Wednesday 5 April 2023

Peltzman Revisited

Casey Mulligan checks up on the old Peltzman work on the opportunity costs of FDA delays.

FDA shifts to encourage competition in generics added a lot of value. Mulligan runs some Cournot models showing that while the first generic's entry may reduce overall welfare, additional ones help. The basic intuition is that the first generic doesn't do a lot to reduce prices in a Cournot game, but does reduce the return to the initial innovation. Later entrants push down prices to consumers to provide net benefits. 

Scott Gottlieb seems to have been an excellent appointment:

Three related changes occurred in 2017. By May 9, Scott Gottlieb was nominated and confirmed to head the FDA. He had been an outspoken critic of the FDA’s slow approval process, which he described as “evading the law” (Gottlieb 2010). He immediately told Congress that his FDA would prioritize competition (US House 2017). In June, the FDA (2017a) announced the Drug Competition Action Plan with procedural details published in November (FDA 2017d). The FDA (2017c) immediately promulgated, and subsequently maintained, a list of drugs with no blocking patents or exclusivities but still no approved generics. Section 801 of GDUFA II, which became law in August 2018, instructs the FDA to prioritize the review of drugs with no blocking patents or exclusivities that have three or fewer ANDAs or NDAs already approved. On paper at least, the FDA appeared to be looking toward competition rather than purely bureaucratic metrics such as numbers of applications and approval times.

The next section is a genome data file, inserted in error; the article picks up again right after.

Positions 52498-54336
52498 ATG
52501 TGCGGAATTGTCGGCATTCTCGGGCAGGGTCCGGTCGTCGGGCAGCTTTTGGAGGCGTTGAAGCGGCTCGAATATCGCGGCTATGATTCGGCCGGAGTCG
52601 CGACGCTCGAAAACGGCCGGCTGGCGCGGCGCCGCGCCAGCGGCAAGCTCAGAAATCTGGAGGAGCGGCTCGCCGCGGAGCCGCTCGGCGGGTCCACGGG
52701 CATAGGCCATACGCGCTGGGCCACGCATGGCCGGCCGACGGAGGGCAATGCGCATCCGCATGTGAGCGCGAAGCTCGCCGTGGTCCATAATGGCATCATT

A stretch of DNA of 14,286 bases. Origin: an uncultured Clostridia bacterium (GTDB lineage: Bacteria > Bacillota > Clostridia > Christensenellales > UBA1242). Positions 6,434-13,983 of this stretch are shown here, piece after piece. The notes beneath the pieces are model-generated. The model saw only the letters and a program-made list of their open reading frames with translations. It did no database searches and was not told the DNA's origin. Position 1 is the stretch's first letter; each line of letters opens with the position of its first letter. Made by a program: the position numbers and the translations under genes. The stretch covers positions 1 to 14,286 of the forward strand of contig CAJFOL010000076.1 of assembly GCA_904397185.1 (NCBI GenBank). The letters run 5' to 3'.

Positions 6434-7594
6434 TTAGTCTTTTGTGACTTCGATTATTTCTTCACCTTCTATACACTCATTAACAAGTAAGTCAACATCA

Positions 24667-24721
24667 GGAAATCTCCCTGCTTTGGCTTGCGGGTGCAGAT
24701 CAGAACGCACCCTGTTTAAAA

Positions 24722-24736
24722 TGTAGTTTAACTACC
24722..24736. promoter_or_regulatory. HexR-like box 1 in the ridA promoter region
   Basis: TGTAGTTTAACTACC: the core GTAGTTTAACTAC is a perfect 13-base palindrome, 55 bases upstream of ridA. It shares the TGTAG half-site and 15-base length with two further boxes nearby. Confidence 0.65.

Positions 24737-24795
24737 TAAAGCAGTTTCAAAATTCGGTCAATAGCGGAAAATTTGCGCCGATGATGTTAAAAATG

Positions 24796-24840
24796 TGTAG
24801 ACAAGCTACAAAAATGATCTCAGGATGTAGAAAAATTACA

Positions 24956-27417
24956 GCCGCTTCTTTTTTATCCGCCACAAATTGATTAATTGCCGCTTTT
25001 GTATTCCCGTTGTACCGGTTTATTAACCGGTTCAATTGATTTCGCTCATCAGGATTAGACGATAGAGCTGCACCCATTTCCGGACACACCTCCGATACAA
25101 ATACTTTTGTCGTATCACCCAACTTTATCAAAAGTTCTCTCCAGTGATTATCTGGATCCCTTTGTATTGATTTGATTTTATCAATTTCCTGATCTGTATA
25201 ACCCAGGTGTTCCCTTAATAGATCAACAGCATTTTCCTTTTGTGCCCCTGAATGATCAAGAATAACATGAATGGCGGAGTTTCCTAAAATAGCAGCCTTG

Table 1, based on the FDA’s Orange Book listing of approved NDAs and ANDAs, shows approvals at a higher rate during Gottlieb’s tenure as compared with either the 2 years before it or the 2 years after it. Before Gottlieb’s leadership, and therefore also before GDUFA II, the FDA averaged 54 approvals per month (1,286 for the 24 months). The average was 73 per month during Gottlieb’s tenure (through April 2019) and 61 in the subsequent 24 months.7 Table 1 also shows that FDA approvals of new drugs were also high during his tenure. The corresponding approvals for biosimilars and biologics are from the FDA’s Purple Book; they are a large share of expenditures on physician-administered drugs but a small share of retail prescription drugs.8 

Drug market performance appears to reflect additional competition. Berndt, Conti, and Murphy (2018) find that, as of April 30, 2017, Teva Pharmaceutical owned 1,611 ANDAs of about 10,000 in existence. The second largest owner was Mylan Inc., with 668 ANDAs. Teva’s stock crashed in the summer of 2017, with its chief executive officer reporting that the company would henceforth be less profitable owing to “greater competition as a result of an increase in generic-drug approvals by the U.S. FDA” (Sheetz 2017). Real retail prescription drug prices fell 1.5 percent during Gottlieb’s tenure, as compared with a 3.7 percent increase in the prior 2 years and a 5.1 percent decrease in the subsequent 2 years.9 These findings are consistent with the hypothesis that GDUFA II, Gottlieb’s management, or some combination thereof increased drug-market competition by reducing entry barriers.

Mulligan also goes through the benefits of project Warp Speed. Every 6 months' delay in getting the vaccine out had social cost of just under half a trillion dollars - just on mortality. 

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